Shares of U.S. airlines have been slammed by a litany of bad news in the past month or so, driving sharp corrections in many airline stocks. Fortunately, the airlines got a breather on Wednesday.
American Airlines (NASDAQ: AAL ) and Southwest Airlines (NYSE: LUV ) both provided very strong outlooks for Q1 unit revenue and earnings. United Continental (NYSE: UAL ) -- which has been struggling for the past few years -- also expects to beat its earlier expectations for Q2 unit revenue and unit costs.
The sudden return of good news reinforces the fact that air travel demand is still strong, while capacity (especially domestic capacity) remains in short supply. That said, airline bulls shouldn't throw caution to the winds. Comparisons will get much tougher this fall, at the same time that air travel demand typically enters a seasonal low period.
A solid update from American Airlines
American Airlines started off the airlines' party on Wednesday morning. The carrier reported that passenger revenue per available seat mile, or PRASM, increased by 5.5%-6.5% during Q2. That falls right in the middle of the company's previously provided range of 5%-7%.
American Airlines added that it expects a Q2 pre-tax margin of 12%-13%, excluding special items. That will put it near the top of the airline industry. Historically, double-digit profit margins have been rare for airlines. However, industry consolidation is allowing most airlines to report dramatically higher earnings than in prior years.
A strong follow-up from Southwest
Southwest Airlines reported strong June results of its own shortly after American Airlines. Southwest saw its load factor for the month increase from 85% to 86.1%. This strong demand helped drive a 7%-8% unit revenue increase. For Q2, Southwest now expects PRASM to increase by more than 8%.
On the flip side, Southwest Airlines projected back in April that non-fuel unit costs would increase just 2%-3% in Q2. (Fuel costs are likely to be approximately flat.)
Southwest will take a revenue hit from lower fees as it has been switching more flights from the AirTran brand (which charges for checked bags) to the Southwest brand (which does not charge for checked bags). Nevertheless, the combination of strong PRASM growth and modest unit cost growth should drive several points of margin improvement for Q2.
United Continental performs better than feared
Even United Continental -- which has been an industry laggard for the past couple of years -- had some good news to share on Wednesday. The company announced that Q2 PRASM increased about 3.5%.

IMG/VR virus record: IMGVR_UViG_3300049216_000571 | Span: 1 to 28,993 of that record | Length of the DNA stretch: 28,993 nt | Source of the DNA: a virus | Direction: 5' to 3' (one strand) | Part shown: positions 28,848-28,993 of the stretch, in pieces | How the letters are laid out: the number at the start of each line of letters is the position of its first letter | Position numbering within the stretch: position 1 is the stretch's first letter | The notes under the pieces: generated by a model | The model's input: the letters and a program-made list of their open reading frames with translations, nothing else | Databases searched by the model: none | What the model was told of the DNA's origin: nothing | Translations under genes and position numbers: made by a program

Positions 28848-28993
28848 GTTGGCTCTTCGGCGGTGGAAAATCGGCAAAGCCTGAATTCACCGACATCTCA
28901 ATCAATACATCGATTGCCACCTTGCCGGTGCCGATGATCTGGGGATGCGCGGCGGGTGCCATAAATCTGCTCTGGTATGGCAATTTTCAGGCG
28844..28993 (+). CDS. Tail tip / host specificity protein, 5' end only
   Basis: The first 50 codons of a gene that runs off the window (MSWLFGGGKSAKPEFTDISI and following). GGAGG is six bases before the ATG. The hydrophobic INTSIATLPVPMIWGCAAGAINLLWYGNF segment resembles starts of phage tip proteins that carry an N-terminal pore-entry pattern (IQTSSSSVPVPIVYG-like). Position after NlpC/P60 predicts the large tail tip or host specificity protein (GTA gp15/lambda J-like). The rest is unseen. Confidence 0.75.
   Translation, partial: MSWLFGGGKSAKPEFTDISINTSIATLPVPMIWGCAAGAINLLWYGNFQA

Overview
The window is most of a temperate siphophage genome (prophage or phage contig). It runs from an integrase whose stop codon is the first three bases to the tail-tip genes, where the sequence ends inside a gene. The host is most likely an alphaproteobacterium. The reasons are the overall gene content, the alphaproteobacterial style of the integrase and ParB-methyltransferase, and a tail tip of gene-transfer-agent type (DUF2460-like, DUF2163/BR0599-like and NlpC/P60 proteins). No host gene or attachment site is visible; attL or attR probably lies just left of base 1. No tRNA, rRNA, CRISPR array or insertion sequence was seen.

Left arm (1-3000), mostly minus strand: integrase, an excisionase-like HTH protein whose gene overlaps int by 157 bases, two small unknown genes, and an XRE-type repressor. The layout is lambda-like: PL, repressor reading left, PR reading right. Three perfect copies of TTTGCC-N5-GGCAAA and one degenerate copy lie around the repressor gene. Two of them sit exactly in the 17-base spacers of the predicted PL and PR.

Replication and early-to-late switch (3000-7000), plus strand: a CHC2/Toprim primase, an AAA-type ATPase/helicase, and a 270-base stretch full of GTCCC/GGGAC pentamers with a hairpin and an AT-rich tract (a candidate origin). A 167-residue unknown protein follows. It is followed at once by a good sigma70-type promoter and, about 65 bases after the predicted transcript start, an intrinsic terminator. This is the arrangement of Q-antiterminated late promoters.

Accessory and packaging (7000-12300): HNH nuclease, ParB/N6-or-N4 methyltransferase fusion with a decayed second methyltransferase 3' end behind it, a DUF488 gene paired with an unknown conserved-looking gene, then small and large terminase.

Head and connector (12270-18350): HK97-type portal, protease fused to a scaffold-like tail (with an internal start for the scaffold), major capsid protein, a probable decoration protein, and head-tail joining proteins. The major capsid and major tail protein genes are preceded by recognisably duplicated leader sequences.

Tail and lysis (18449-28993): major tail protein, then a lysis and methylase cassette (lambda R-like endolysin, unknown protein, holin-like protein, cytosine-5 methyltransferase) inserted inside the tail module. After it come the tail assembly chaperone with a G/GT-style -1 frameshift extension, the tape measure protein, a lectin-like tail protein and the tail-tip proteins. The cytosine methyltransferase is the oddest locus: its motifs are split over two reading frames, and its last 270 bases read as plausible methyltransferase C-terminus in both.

That represents the lowest unit revenue growth among the big 4 U.S. airlines. However, it's still better than what United had previously expected -- in April, it projected PRASM growth of just 1%-3%. United also reported better than expected unit cost trends for Q2, due to a variety of cost-saving initiatives, as well as the timing of some expenses.
A few things to keep in mind
Based on the slew of upbeat airline reports from Wednesday, investors can expect most airlines to report strong earnings growth later this month. This suggests that positive industry trends are continuing, and it bodes well for the busy summer travel season.
However, investors should also remember that airlines' Q2 results benefited from the shift of Easter travel from March to April. This probably boosted unit revenue for the quarter by around 1 percentage point for most airlines. Airlines also faced easy comparisons in April due to the disruption caused by FAA furloughs in April of 2013.
Lastly, the airline industry upturn, which began in earnest last year, is encouraging airlines to ramp up their growth plans. Industry capacity growth looks set to gain steam next year and into 2016. Southwest Airlines and several other low-cost carriers plan to grow more aggressively to exploit some of the big opportunities available.
Foolish final thoughts
After tumbling last week, airline stocks have reversed and are flying higher. Solid unit revenue reports from American Airlines, Southwest Airlines, and United Continental are rebuilding investors' confidence in the airlines.
That said, all of the data released this week were backward-looking. While the summer travel season is sure to be strong, the outlook for airlines beyond Labor Day is less clear. Airlines cannot continue to expand margins as they have during the past two years -- eventually, this margin growth will attract new competition. If airline stocks rally much further, investors should consider taking some money off the table.
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